People of the same trade seldom meet together even for merriment and diversion, but the conversation ends in a conspiracy against the public or some contrivance to raise prices.
I find this quote to be interesting. Not necessarily for what it states, but for how it's been nearly universally received. Finding the direct source of the quote led me to all sorts of books, blog postings, and more and nearly all of them discuss price fixing, monopolies, greedy SOBs, and on and on. The funny thing is, most places do not even read the quote properly. The words above as written are exactly as Smith wrote them, but that's not what the majority of people see. Here is what they see:
People of the same trade seldom meet together even for merriment and diversion, but the conversation ends in a conspiracy against the public with some contrivance to raise prices.
But that's not true. Adam Smith uses the word "or", so it's clear that he understood full well that it's not always about the money. There's two things about this. Our Founding Fathers knew that there wasn't just one thing that men sought after. People do conspire for reasons other than money. On the floor of the Constitutional Convention, James Wilson read aloud a letter written by Benjamin Franklin, here is part of what he said:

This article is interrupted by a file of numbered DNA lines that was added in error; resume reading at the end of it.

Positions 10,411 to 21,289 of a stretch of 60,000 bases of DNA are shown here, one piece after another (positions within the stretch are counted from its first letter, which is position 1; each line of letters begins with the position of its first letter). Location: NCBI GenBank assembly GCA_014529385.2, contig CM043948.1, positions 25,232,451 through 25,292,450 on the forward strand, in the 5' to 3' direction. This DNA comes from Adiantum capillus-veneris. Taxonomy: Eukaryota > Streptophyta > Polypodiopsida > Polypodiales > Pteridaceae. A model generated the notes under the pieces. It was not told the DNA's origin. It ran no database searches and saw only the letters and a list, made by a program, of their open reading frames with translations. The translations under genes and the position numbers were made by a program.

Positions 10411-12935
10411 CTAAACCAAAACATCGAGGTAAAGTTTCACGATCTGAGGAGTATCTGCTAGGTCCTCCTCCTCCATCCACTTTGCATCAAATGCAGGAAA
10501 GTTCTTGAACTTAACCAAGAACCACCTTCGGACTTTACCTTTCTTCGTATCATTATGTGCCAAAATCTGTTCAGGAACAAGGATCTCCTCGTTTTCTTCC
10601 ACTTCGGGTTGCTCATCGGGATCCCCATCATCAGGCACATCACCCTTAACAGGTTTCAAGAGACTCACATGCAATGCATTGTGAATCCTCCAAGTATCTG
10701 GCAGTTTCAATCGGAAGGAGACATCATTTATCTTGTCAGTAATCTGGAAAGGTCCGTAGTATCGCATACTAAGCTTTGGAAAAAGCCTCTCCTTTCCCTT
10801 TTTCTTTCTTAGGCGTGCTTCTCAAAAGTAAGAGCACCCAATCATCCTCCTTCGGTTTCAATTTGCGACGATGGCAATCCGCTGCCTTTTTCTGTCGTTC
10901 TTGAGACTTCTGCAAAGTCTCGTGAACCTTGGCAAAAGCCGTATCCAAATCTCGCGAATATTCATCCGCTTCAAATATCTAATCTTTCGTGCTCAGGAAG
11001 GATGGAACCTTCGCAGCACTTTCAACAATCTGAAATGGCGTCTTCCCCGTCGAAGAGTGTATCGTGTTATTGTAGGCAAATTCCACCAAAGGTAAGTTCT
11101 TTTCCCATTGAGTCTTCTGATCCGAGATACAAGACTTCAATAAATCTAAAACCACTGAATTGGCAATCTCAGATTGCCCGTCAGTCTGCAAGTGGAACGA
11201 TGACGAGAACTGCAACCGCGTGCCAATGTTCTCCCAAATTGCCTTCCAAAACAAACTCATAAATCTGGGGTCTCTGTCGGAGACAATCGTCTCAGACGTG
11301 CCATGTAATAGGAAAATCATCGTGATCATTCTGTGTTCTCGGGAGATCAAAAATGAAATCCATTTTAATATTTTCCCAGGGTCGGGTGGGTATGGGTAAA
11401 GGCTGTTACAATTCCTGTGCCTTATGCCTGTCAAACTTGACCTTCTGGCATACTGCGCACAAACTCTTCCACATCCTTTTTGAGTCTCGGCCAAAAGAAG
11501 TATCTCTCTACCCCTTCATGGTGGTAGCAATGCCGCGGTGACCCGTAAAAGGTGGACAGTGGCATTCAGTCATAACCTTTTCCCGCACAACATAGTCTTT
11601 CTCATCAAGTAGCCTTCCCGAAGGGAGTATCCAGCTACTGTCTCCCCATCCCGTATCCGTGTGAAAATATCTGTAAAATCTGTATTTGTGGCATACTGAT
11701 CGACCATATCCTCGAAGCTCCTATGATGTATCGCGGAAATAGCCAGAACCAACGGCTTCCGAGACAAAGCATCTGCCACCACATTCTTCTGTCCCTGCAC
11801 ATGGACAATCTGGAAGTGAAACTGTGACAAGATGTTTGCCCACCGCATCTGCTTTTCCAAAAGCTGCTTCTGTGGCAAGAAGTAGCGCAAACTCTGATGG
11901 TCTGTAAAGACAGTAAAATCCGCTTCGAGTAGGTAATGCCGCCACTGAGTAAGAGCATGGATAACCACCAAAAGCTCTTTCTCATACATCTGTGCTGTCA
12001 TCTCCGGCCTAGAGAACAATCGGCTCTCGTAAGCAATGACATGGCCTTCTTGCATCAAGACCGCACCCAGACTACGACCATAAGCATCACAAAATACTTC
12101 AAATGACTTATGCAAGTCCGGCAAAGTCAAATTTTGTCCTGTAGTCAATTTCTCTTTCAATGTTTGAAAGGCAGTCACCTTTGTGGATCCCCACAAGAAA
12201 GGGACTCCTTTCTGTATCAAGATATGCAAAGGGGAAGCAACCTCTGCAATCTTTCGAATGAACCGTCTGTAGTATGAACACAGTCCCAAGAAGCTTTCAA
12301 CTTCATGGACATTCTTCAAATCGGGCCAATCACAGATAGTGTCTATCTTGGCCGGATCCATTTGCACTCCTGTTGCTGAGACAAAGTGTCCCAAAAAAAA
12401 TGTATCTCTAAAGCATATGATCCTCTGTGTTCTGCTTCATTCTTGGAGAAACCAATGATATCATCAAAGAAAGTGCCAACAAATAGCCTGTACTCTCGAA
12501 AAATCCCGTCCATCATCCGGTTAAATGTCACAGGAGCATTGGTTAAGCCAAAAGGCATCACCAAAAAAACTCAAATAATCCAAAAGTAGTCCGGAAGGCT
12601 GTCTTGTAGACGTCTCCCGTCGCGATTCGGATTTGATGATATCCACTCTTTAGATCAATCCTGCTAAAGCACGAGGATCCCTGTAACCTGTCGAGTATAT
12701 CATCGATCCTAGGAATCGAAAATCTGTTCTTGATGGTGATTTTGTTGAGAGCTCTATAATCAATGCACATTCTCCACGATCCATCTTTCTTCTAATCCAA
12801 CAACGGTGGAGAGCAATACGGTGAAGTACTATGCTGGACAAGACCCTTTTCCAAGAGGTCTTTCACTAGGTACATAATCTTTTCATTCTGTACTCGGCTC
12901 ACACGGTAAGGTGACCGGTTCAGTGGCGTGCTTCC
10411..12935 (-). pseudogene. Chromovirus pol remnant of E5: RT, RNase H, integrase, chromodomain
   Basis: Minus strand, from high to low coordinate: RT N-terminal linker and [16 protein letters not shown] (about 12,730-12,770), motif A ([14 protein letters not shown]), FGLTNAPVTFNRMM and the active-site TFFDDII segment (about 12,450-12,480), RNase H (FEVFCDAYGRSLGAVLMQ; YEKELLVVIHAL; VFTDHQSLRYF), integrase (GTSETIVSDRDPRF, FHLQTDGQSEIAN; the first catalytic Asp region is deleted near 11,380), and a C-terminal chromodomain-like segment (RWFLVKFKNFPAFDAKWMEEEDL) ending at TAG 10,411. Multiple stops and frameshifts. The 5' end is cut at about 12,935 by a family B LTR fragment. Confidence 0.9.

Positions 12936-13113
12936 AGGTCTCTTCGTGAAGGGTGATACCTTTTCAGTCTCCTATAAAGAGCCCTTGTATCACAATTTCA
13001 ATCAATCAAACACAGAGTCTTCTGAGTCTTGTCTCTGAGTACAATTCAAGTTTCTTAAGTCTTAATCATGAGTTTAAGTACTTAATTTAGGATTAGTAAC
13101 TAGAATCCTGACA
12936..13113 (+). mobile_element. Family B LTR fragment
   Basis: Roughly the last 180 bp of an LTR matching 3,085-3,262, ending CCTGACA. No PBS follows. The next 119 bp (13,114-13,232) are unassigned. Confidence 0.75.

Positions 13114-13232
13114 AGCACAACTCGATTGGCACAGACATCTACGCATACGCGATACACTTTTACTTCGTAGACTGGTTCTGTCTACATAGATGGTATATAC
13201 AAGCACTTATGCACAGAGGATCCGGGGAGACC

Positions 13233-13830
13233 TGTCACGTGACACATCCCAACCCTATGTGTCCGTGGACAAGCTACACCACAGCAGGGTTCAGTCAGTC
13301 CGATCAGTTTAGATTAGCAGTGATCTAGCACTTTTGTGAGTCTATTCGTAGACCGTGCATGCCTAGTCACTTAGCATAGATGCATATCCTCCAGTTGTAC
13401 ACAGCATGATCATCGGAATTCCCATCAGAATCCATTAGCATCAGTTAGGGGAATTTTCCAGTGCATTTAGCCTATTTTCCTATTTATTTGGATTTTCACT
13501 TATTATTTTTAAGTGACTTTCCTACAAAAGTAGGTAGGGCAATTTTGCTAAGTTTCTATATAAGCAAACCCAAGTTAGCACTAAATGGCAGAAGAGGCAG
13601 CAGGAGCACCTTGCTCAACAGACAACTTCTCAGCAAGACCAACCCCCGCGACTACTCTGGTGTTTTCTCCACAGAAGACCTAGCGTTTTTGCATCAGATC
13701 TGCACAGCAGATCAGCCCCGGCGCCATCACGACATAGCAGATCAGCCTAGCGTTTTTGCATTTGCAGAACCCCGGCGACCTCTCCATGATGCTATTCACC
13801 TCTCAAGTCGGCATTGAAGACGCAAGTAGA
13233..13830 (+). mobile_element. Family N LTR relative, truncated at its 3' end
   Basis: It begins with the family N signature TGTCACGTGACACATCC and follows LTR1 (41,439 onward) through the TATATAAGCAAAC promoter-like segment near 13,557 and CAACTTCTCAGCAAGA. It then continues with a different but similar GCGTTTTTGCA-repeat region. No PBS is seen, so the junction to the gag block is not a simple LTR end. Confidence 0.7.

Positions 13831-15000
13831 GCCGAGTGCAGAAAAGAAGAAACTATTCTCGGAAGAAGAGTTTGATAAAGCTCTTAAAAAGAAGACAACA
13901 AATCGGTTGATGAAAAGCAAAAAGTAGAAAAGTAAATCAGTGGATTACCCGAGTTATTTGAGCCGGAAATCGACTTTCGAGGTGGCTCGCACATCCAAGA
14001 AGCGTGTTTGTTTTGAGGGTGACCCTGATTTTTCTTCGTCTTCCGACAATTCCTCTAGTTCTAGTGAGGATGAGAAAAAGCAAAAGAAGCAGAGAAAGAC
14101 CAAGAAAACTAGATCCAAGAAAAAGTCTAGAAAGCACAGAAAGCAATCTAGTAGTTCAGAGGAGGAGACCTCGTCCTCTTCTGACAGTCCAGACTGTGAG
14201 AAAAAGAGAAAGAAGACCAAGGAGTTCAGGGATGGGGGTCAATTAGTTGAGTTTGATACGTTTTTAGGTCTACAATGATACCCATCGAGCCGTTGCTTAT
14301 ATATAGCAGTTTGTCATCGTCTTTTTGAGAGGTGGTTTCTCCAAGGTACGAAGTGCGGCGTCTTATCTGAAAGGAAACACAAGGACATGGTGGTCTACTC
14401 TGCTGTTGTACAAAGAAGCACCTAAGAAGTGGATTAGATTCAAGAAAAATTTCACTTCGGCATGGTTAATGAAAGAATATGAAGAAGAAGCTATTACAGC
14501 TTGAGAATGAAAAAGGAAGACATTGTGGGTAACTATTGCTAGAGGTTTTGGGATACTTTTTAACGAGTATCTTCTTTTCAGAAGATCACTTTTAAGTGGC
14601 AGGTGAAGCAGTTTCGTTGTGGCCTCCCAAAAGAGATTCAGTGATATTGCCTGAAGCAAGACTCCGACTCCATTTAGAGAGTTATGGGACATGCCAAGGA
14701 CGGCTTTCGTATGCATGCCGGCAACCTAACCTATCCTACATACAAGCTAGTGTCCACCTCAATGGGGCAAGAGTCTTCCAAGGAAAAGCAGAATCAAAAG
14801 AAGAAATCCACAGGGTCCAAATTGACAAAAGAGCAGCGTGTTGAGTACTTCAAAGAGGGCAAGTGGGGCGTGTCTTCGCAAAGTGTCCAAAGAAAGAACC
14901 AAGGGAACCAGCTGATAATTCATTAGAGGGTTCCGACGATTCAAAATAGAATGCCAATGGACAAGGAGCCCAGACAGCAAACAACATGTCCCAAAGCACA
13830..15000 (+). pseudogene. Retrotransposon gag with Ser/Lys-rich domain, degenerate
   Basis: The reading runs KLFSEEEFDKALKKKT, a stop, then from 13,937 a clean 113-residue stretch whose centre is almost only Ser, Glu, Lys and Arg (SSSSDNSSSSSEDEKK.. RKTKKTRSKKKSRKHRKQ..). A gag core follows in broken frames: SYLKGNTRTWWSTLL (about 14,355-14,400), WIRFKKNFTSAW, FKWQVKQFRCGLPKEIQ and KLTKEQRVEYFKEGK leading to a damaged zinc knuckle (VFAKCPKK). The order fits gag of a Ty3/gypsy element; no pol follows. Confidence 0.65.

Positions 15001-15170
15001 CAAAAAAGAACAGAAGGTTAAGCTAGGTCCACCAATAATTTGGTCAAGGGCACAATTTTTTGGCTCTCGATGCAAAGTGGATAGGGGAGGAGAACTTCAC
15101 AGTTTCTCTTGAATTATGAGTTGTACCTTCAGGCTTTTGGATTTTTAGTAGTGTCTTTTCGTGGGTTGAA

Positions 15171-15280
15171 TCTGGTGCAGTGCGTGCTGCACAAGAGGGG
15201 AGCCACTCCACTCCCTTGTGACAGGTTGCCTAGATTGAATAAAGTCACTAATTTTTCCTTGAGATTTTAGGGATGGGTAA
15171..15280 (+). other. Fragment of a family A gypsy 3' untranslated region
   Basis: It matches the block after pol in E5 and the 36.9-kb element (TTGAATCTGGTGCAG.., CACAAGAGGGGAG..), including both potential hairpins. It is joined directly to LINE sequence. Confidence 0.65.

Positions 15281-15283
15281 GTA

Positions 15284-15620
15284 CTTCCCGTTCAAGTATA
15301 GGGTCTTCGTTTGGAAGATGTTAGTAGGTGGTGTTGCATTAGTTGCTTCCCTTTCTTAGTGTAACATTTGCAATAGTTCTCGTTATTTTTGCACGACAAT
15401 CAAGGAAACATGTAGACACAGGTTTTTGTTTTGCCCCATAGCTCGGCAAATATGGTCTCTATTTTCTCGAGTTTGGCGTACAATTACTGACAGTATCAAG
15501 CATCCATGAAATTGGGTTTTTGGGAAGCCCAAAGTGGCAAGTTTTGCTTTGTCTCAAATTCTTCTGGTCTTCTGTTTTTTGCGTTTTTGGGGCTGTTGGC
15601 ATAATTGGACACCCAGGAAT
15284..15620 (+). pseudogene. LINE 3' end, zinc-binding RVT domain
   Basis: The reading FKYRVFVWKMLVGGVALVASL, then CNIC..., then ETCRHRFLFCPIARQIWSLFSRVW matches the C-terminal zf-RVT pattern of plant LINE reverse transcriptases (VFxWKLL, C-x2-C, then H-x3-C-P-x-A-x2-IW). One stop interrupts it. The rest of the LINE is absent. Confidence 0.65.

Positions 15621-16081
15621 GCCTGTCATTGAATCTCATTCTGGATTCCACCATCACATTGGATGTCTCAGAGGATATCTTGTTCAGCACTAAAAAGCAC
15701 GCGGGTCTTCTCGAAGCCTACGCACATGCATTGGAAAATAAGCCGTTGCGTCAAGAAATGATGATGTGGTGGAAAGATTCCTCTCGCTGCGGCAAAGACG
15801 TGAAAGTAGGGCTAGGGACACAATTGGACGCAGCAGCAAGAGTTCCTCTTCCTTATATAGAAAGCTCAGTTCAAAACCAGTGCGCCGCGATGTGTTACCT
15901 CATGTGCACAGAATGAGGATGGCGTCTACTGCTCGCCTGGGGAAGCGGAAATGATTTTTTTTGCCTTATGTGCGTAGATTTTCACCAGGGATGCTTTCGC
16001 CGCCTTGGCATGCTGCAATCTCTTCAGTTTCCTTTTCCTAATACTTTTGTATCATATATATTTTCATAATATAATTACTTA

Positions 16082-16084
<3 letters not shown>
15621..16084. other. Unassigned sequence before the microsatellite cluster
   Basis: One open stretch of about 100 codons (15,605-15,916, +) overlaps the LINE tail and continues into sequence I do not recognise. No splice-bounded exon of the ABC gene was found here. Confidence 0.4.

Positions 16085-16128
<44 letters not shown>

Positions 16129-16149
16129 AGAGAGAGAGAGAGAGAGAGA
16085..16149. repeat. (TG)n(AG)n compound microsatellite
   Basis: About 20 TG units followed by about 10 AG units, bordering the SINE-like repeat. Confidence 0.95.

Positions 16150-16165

Sir, there are two passions which have a powerful influence on the affairs of men. These are ambition and avarice; the love of power, and the love of money. Separately each of these has great force in prompting men to action; but when united in view of the same object, they have in many minds the most violent effects. Place before the eyes of such men, a post of honour that shall be at the same time a place of profit, and they will move heaven and earth to obtain it.
Too often today, we forget about that first part. The love of power. Power, for control, obviously. So what happens when reporters and journalists meet together, even if only for merriment and diversion? The Journolist is the obvious answer, but is it the only one? If you flip through your channels and watch their reporting, every channel but one says the same thing. Reporting on the same things, in the same ways. And often times, they even use the same descriptive words and phrases. It gets even worse if you match it to the local paper. It's the same there too.
How often do you think these people of this same trade are meeting together? And how do you think the conversation ends? Can we tell how it ended by looking at the results on screen and in print? Well, what if we made the Adam Smith quote just a little bit shorter, what would we have?
People of the same trade seldom meet together even for merriment and diversion, but the conversation ends in a conspiracy against the public
Does this quote apply? Let me ask you this question: Does Adam Smith's quote apply to something like the White House Correspondents Dinner? Here we have not just journalists meeting together for merriment and diversion, but they're rubbing elbows with politicians and people of power.
How do you think THAT conversation ends?